Who is Cupid?

Latin Cupīdō, personification of cupīdō (“desire, desire of love”), from cupidus (“eager, greedy, passionate”), from cupere (“to desire”).

In classical mythology, Cupid is the god of desire, erotic love, attraction and affection. He is often portrayed as the son of the love goddess Venus and the war god Mars. He is also known in Latin as Amor ("Love"). His Greek counterpart is Eros.

In Roman times, the winged "messenger of love" was sometimes depicted in armour, but no one is sure if that was intended as a sarcastic comment on the similarities between warfare and romance, or a reminder that love conquers all.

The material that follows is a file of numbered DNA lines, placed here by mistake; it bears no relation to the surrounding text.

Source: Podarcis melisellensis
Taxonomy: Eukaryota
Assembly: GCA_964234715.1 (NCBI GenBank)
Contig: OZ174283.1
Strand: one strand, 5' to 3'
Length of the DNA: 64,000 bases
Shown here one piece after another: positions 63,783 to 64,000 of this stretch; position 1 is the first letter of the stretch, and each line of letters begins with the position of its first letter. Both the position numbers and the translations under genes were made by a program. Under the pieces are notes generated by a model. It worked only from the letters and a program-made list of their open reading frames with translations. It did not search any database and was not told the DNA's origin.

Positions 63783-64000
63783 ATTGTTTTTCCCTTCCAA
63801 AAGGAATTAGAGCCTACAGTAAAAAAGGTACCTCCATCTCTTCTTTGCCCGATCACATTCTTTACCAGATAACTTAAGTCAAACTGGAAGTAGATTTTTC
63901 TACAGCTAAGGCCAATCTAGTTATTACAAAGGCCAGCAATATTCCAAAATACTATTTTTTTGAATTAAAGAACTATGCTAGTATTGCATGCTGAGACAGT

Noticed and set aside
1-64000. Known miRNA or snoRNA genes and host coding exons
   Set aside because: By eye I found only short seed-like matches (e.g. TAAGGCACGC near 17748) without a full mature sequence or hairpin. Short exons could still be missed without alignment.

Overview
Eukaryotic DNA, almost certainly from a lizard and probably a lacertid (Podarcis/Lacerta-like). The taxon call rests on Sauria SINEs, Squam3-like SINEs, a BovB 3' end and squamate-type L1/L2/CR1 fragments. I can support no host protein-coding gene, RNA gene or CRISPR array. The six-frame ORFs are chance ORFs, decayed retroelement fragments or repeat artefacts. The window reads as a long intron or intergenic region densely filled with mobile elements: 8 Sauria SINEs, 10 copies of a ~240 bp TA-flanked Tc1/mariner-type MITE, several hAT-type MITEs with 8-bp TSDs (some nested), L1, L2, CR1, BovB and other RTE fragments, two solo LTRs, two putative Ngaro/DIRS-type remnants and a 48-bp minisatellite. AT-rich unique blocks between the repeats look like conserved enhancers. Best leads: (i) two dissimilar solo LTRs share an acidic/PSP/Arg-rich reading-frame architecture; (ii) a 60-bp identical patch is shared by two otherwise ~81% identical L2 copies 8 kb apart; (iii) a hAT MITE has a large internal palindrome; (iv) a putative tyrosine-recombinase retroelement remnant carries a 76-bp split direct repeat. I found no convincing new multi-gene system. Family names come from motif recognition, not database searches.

Cupid is winged, allegedly, because lovers are flighty and likely to change their minds, and boyish because love is irrational. His symbols are the arrow and torch, "because love wounds and inflames the heart."

In both Greek and Roman mythology, Cupid always had a bow and arrow, which he used to shoot the power of love wherever he wanted it to go.

Cupid carries two kinds of arrows, one with a sharp golden point, and the other with a blunt tip of lead. A person wounded by the golden arrow is filled with uncontrollable desire, but the one struck by the lead feels aversion and desires only to flee.

Today, Cupid and his arrows have become the most popular love signs and valentine symbols.


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